Colt still does the Royal Blue, and they refinish guns to like new appearance.

If all you want is one slide re-finished, by far the cheapest way to get it done is to send it to Colt.

James K
June 3, 2011, 08:41 PM
Colt, like other factories, not only used hard wheels, but used shaped wheels. For example, a wheel might be shaped to exactly match the contour of the bottom of a revolver, trigger guard and all. That way, it was necessary to make only one pass to polish that entire area.

For a shinier finish, a gun could be polished on a smaller wheel with very fine grit, or even on a linen wheel with only a fine powder. But a high polish does not always add up to a blue (instead of black) color. In fact, the opposite is true because the blue color comes from light diffraction in very fine "scratch" marks. With just the right grit, you get a nice blue color; with finer grit, the color tends towards black.

I strongly recommend that anyone doing hot tank bluing experiment with different grits and different polishing techniques on scrap material before starting on a gun. There is a learning curve and it is a steep one.

Jim

Dfariswheel
June 4, 2011, 06:30 PM
And metal is totally unforgiving of slips.

Ledbetter
June 10, 2011, 01:56 PM
Thank you all for your help and advice. I sure appreciate this forum!

T. O'Heir
June 10, 2011, 08:26 PM
"...central drainage hole for any liquids to run down into..." Um, no. You don't want any of the toxic chemicals going down any drain.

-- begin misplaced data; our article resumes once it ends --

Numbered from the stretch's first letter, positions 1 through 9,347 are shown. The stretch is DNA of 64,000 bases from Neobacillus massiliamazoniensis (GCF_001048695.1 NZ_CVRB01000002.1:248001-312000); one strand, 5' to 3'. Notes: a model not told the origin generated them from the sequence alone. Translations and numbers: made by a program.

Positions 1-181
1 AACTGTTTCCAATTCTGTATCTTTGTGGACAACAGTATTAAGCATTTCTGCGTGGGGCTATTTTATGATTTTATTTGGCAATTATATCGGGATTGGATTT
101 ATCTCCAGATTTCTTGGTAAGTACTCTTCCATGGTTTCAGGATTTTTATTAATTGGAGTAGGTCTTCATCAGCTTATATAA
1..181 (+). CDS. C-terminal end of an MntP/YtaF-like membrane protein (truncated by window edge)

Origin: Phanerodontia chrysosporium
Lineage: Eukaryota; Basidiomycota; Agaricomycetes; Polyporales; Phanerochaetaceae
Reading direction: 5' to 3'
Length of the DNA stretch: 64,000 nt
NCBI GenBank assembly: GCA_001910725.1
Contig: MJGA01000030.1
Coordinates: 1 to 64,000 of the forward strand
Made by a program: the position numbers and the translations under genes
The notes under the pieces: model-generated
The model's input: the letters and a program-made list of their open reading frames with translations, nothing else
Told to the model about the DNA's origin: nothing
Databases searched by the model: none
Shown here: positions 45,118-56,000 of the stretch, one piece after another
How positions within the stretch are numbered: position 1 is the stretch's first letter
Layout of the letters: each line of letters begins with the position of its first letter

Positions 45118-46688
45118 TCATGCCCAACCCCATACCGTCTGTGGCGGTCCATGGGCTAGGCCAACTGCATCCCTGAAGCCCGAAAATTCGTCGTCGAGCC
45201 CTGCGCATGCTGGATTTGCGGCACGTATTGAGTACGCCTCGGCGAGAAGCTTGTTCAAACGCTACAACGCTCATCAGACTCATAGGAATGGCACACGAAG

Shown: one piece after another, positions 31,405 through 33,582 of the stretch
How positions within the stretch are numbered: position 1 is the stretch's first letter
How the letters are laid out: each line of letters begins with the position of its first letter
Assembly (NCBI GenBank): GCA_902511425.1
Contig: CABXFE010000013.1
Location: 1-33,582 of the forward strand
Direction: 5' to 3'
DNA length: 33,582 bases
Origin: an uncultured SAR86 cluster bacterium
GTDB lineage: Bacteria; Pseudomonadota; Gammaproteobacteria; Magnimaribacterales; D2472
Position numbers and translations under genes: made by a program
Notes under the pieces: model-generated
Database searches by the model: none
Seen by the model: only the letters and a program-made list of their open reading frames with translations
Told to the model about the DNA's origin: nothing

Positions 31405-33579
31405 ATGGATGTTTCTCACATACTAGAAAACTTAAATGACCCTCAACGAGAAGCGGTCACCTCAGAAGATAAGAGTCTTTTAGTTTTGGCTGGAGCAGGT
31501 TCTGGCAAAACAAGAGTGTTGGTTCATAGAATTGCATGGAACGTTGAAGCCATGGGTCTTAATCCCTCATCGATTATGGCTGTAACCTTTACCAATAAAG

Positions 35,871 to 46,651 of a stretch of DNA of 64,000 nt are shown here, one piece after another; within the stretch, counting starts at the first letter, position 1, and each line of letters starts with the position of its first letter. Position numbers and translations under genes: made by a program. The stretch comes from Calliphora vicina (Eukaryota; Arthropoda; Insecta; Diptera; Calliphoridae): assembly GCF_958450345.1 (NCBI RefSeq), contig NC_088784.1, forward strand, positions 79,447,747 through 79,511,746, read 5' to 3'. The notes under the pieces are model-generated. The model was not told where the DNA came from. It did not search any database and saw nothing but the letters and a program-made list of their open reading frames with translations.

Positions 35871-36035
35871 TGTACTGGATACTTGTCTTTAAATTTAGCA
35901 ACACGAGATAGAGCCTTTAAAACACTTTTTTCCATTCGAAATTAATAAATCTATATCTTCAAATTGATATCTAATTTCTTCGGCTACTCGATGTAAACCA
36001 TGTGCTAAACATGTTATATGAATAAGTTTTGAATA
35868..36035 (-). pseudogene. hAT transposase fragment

In addition to the expensive equipment, you need a room that has no other ferrous metals you care about in it. The bluing salts get into the air and will cause a layer of rust on everything ferrous.

jimmyraythomason
July 10, 2011, 10:00 PM
This may be your best option for hot bluing at home<http://www.brownells.com/.aspx/pid=1105/Product/NITREBLUE_reg__BLUING_SALTS>. You will still need buffing/polishing equipment, degreaser, heat source,specialty thermometer and 1 gallon bluing tank.

James K
July 11, 2011, 09:19 PM
I do NOT recommend hot tank blue as a DIY project, and certainly not for one or a few guns. The cost has already been mentioned, but also it is VERY DANGEROUS. You are fooling with caustic salts at a high temperature. One splash can burn through to the bone before you can even think about it. You need protective gear like a heavy rubber apron and boots, goggles, gloves, a heavy cap and face shield. And a lab type douse shower that will dump gallons of water in seconds. And a place for that water to go.